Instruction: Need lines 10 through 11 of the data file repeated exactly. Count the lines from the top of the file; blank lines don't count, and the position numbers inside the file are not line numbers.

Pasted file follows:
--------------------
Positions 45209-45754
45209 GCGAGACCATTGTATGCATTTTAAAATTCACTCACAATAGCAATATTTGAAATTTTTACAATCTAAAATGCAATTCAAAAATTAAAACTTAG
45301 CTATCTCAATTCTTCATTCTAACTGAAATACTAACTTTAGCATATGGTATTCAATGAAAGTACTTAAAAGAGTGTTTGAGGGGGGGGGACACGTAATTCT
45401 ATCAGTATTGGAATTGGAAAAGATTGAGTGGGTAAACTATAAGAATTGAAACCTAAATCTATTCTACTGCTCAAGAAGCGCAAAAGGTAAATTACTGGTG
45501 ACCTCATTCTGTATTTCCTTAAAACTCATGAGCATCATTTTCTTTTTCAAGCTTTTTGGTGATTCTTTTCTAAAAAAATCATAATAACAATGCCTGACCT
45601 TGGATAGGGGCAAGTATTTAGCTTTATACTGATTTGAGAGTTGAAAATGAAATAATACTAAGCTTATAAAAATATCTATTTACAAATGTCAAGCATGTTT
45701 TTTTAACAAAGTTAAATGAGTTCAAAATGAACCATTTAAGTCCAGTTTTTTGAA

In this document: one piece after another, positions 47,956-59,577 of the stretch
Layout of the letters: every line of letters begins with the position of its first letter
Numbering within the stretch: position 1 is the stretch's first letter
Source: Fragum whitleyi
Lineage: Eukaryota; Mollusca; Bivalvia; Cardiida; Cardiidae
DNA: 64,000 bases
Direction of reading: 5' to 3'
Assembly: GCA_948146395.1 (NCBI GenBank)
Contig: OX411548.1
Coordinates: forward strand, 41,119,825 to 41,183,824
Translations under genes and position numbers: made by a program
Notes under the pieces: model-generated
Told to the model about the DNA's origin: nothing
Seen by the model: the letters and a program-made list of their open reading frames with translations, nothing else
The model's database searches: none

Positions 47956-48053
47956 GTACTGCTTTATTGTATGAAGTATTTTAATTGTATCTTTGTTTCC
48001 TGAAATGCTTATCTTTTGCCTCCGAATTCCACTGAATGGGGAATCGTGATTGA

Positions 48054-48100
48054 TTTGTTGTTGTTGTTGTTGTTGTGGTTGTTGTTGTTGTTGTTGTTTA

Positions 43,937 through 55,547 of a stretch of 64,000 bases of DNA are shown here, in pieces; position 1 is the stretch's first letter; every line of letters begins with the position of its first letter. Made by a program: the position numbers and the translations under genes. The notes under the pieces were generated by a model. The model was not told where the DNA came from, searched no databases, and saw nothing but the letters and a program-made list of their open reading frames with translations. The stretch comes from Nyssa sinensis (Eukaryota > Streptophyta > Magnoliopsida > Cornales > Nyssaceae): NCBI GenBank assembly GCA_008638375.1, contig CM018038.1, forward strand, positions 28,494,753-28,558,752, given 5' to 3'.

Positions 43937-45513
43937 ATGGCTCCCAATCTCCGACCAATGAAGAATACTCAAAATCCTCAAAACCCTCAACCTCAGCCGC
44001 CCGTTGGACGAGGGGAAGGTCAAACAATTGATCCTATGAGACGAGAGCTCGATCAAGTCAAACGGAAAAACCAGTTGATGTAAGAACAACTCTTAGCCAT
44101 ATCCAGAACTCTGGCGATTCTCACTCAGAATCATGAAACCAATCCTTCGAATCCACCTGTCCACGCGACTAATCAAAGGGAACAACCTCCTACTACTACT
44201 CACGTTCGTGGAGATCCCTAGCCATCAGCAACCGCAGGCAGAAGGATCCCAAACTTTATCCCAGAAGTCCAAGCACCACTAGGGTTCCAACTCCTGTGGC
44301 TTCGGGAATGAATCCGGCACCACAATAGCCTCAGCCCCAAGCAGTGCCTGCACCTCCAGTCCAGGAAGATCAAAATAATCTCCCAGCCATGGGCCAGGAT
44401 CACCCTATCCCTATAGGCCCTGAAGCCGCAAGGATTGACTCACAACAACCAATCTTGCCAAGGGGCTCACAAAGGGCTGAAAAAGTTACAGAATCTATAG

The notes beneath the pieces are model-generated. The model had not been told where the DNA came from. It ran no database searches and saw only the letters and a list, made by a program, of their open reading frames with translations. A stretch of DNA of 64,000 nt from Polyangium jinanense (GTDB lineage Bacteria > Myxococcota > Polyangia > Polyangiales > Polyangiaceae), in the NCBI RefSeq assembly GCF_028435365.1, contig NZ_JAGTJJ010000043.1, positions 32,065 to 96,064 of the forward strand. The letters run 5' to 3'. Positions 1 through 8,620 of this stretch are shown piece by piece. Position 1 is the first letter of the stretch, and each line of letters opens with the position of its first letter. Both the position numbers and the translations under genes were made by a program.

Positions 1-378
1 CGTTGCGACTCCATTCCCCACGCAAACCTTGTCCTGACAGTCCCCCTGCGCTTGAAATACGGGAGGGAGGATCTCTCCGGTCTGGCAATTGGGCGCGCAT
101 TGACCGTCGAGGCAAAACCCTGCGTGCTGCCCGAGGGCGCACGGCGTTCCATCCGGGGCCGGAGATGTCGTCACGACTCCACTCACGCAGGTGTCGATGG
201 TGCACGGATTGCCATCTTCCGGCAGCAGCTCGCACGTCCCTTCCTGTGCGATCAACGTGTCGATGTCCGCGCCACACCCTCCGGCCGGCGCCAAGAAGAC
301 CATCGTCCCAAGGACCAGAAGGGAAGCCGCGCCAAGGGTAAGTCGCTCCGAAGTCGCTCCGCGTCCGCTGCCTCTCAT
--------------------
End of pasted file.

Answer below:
Numbering within the stretch: position 1 is the stretch's first letter
Source: Fragum whitleyi